COMPM082 - Affective Computing and Human-Robot Interaction

This database contains the 2017-18 versions of syllabuses. Syllabuses from the 2016-17 session are available here.

Note: Whilst every effort is made to keep the syllabus and assessment records correct, the precise details must be checked with the lecturer(s).

Code COMPM082 (Also taught as COMPGI17)
Year 4 (Masters)
Prerequisites Successful completion of years 1 and 2 of the Computer Science, Mathematics and Computer Science or other Physical Science or Engineering programme with sufficient mathematical and programming content. Fundamentals of calculus, probability, statistics or have taken COMPM055 Supervised Learning in term 1, or COMP3058 Artificial Intelligence and Neural Computing in the third year.
Term 2
Taught By Nadia Berthouze (100%)
Aims

The module targets students who have no previous knowledge in cognitive science and emotion theory and therefore the aim of Part 1 of the module is to give a basic introduction to the theory of emotion from psychology and neuroscience viewpoints and to understand its importance in human decision and communication processes.

Part 2 will concentrate on the application of machine learning techniques to emotion recognition by looking at current applications in entertainment, education, and health.

Part 3 will focus on the challenges in designing robots that are capable of socially interacting with humans. Examples of current applications in entertainment, education, health, therapy, rehabilitation, service robotics, rescue robots will be used to identify problems and discuss machine learning solutions for the topics taught in Parts 2 and 3.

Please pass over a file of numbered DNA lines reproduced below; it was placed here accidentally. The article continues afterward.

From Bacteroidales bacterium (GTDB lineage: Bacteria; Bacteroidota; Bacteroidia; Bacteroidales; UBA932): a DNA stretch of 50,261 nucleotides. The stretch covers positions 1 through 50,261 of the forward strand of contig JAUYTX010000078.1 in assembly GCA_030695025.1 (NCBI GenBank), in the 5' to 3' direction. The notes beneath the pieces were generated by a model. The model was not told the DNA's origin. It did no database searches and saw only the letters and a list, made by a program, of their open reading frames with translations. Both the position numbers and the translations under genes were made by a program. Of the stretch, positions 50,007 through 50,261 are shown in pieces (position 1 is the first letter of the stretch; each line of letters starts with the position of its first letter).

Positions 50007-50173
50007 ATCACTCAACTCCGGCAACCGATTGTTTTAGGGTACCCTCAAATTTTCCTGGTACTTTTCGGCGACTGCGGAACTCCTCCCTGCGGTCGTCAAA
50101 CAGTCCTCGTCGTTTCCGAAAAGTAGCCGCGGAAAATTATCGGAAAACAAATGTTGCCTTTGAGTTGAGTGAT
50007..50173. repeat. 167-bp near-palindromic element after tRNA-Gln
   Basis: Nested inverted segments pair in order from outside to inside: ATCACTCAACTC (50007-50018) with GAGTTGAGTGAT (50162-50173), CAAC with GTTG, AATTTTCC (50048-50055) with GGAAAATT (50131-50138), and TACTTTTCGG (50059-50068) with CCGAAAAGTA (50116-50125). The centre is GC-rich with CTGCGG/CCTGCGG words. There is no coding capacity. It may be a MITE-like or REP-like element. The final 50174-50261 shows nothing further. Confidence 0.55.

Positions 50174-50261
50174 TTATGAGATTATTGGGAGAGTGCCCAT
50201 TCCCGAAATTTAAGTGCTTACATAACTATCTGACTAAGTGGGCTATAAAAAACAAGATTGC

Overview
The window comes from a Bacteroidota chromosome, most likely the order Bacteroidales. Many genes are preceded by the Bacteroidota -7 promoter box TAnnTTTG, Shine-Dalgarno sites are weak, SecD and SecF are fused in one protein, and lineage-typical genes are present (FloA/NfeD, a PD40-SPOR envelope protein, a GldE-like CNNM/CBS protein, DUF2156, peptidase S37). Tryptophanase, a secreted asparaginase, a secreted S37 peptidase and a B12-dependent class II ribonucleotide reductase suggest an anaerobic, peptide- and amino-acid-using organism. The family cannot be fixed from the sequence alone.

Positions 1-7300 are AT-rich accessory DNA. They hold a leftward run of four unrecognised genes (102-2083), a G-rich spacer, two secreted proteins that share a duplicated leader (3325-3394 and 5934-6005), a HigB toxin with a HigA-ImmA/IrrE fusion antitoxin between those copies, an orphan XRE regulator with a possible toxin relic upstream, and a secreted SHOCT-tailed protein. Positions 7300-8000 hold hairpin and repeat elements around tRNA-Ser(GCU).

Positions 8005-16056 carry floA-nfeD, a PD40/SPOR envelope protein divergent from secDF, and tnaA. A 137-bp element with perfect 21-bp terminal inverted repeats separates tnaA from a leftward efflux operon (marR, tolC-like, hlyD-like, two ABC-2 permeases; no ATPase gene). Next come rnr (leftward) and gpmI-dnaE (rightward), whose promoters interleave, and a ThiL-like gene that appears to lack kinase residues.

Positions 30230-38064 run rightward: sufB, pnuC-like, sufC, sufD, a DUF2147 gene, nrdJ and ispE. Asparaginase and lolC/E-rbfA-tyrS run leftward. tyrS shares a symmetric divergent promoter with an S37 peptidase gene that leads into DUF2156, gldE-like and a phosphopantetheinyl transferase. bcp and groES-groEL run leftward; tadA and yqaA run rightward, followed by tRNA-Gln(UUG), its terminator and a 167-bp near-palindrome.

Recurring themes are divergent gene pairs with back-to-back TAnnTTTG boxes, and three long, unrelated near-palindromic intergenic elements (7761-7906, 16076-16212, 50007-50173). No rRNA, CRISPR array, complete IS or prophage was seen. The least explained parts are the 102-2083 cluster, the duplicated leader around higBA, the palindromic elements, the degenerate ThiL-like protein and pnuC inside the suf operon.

Learning Outcomes

To have a basic knowledge of emotion models and of how technology (e.g., robot) can be endowed with the ability to affectively and socially interact with its user.

To understand the challenges that affective computing and HRI pose to the machine learning field and identify the advantages and disadvantages of different machine learning techniques to address those issues.

To understand how traditional HCI methods need to be modified to be applied to the HRI field.

Content

Emotion theory

  • What is affect, emotion, mood?
  • Why do we have emotions?
  • Neurological and psychological perspectives
  • How do humans express and recognise emotions?
  • Emotion expression models, appraisal and causal theories
  • Affective and social interaction

Affective computing

  • Affective computing
    • definition
    • aims

Emotion Recognition

  • Application of machine learning techniques for adaptive emotion recognition from single modality e.g.
    • facial expressions
    • biosignals
  • Adaptive multimodal emotion recognition: signal fusion

Human-Robot Interaction (HRI)

  • Social robotics: motivation and emotions in robots
  • Emotion based architecture
  • Evaluation methods for HRI research
  • Ethical issues in Affective Computing and HRI research

Method of Instruction

Lecture presentations, programming assignments.

Assessment

The course has the following assessment components:

  • Coursework Section (1 piece, 40%)
  • Written Examination (2.5 hours, 60%)

To pass this course, students must:

  • Obtain an overall pass mark of 50% for all sections combined
  • Obtain a minimum mark of 40% in each component worth ≥ 30% of the module as a whole.

Resources

Reading list available via the UCL Library catalogue.